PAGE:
Conference Programme 2015

Conference floor plans and map
Tuesday 14th July      Wednesday 15th July      Thursday 16th July      Friday 17th July     

Wednesday 15th July, 16:00 - 17:30 Room: HT-102

Modelling unit nonresponse and attrition processes 2

Convenor Ms Carina Cornesse (GIP, Mannheim University )
Coordinator 1Dr Gabriele Durrant (School of Social Sciences, University of Southampton)
Coordinator 2Professor Annelies Blom (GIP, Mannheim University)

Session Details

This session focuses on analysing the processes leading to unit nonresponse in cross-sectional and attrition in longitudinal data. Unit nonresponse and attrition are major issues affecting data quality in surveys. Their importance has increased over the past decades as response rates in the US and Europe have been decreasing across survey modes and nonresponse rates may be related to nonresponse bias.

When modelling the fieldwork processes leading to nonresponse, research can draw on auxiliary data sources. These may include paradata, such as call record data, interviewer observations, time stamps during the interview, or variables from external data sources, such as administrative, register and census data.

In recent years, the statistical techniques that have been developed to model unit nonresponse and attrition and applied to survey data have become increasingly sophisticated. In addition, both ex-post modelling to learn from previous fieldwork outcomes and real-time modelling to inform adaptive and responsive survey designs have found its way into the survey methodological realm.

For our session we invite submissions from researchers who model unit nonresponse and attrition processes. We specifically encourage submissions of papers that use auxiliary data to model unit nonresponse and attrition processes and papers that use complex statistical models for this purpose.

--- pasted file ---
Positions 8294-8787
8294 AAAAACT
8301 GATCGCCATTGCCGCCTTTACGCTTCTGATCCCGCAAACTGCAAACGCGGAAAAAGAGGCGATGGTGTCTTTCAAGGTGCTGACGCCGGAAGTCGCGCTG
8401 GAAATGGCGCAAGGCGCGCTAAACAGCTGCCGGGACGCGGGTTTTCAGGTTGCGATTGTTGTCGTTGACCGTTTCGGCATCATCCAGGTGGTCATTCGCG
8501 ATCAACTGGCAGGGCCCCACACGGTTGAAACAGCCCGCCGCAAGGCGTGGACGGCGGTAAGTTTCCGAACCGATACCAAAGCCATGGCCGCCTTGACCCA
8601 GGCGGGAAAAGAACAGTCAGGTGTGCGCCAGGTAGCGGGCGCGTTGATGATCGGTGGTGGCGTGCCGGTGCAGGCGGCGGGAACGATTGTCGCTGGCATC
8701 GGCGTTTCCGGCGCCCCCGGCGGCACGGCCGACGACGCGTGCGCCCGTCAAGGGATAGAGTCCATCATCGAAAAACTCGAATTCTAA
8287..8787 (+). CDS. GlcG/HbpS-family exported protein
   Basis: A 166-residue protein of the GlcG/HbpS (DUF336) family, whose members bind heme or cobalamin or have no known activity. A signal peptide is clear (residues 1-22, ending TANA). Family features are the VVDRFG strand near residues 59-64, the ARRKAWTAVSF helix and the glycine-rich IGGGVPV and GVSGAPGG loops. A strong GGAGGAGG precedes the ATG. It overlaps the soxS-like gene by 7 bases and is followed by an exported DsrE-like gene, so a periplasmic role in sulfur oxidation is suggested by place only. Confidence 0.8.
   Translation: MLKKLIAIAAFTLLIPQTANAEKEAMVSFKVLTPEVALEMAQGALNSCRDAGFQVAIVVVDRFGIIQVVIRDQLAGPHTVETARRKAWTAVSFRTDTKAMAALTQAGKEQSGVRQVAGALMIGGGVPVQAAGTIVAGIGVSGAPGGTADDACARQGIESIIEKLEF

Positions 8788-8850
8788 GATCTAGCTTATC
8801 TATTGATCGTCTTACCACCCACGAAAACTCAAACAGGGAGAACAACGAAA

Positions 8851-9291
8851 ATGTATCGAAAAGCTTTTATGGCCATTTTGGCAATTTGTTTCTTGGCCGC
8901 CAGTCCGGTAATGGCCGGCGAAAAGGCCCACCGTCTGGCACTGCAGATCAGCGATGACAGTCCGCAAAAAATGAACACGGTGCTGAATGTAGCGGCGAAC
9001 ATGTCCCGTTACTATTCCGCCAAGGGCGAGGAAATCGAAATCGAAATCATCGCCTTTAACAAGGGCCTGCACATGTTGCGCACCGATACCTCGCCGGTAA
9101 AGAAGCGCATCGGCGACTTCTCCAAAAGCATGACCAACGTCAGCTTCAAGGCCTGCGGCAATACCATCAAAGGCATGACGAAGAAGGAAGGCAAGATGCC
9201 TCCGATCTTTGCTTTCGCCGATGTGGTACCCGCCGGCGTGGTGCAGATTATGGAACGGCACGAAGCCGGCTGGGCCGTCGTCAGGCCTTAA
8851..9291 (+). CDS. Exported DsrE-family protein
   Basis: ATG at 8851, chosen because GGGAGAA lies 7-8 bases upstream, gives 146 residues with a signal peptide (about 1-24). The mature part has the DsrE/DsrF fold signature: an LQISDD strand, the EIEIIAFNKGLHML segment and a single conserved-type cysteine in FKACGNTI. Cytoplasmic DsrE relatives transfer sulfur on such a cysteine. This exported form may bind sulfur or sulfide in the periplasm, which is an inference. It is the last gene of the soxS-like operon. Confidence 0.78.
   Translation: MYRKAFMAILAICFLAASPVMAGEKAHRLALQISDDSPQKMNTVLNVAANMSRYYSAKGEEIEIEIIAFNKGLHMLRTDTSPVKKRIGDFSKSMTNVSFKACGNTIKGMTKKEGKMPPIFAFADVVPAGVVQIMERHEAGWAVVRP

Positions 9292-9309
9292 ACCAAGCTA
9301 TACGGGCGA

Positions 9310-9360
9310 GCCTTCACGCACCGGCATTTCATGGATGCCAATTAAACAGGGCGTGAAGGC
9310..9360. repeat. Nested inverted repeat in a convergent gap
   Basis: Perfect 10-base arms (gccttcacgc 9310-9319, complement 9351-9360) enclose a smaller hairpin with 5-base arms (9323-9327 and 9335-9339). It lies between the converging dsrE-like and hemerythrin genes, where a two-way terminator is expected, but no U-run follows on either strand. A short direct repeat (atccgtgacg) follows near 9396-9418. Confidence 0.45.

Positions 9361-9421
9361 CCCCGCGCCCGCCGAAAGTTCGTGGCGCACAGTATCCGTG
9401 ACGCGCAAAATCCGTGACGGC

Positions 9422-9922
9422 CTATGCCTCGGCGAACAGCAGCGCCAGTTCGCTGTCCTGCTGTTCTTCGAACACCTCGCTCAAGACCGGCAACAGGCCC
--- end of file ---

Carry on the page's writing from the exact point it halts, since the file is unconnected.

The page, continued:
Paper Details

1. Investigatin Nonresponse Bias: Why Do Different Interviewers Cause Different Degrees of Selectivity?
Mr Michael Ruland (WZB Berlin Social Science Center, Berlin, Germany)
Mrs Sara Kretschmer (Leibniz Institute for Educational Trajectories, Bamberg &Institute for Employment Research, Nuremberg, Germany)
Mrs Jennifer Elsner (University of Siegen, Germany)

One of the major research fields in survey methodology is unit-nonresponse and nonresponse bias. Research has shown that nonresponse is strongly affected by interviewer behavior particular in facetoface surveys. In our paper we analyze systematic deviations from assigned sample to recruited sample for each interviewer. The analysis is based on the German National Educational Panel Study and paradata including contact record data about each contact attempt and interviewer characteristics. With these data we are able to analyze interviewer success and to show different degrees of nonresponse bias among interviewers with regard to variables like respondents' age or educational background.

2. Does the Switch to a Mixed-Mode Design Increase Panel Attrition? Evidence from the UKHLS Innovation Panel
Miss Alessandra Gaia (Univerisyt of Milan-Bicocca)

This paper evaluates the effect of a switch to a mixed-modes design in a longitudinal survey on panel attrition. Exploiting experimental data from the Understanding Society Innovation Panel, I use a logistic regression framework to model the effect of the experimental allocation (mixed mode design versus a unimode face-to-face design) on attrition. The treatment is interacted with sample members’ characteristics and response behaviours from previous waves. I do not find evidence that a mixed mode design increases attrition. On the contrary, for the original sample non respondents at the pervious waves a mixed-mode design reduces attrition.

3. Using Machine Learning to Correct for Survey Nonresponse Bias
Dr Antje Kirchner (University of Nebraska- Lincoln)
Dr Curtis Signorino (University of Rochester)

We compare survey nonresponse bias corrections using recent machine learning techniques to model response propensity. We apply these to the German ‘Labor Market and Social Security’ survey, using administrative data for both respondents as well as nonrespondents. We compare the nonresponse bias correction when using Adaptive LASSO with a polynomial expansion of regressors to existing techniques: logistic regression, neural nets, classification trees, and random forests.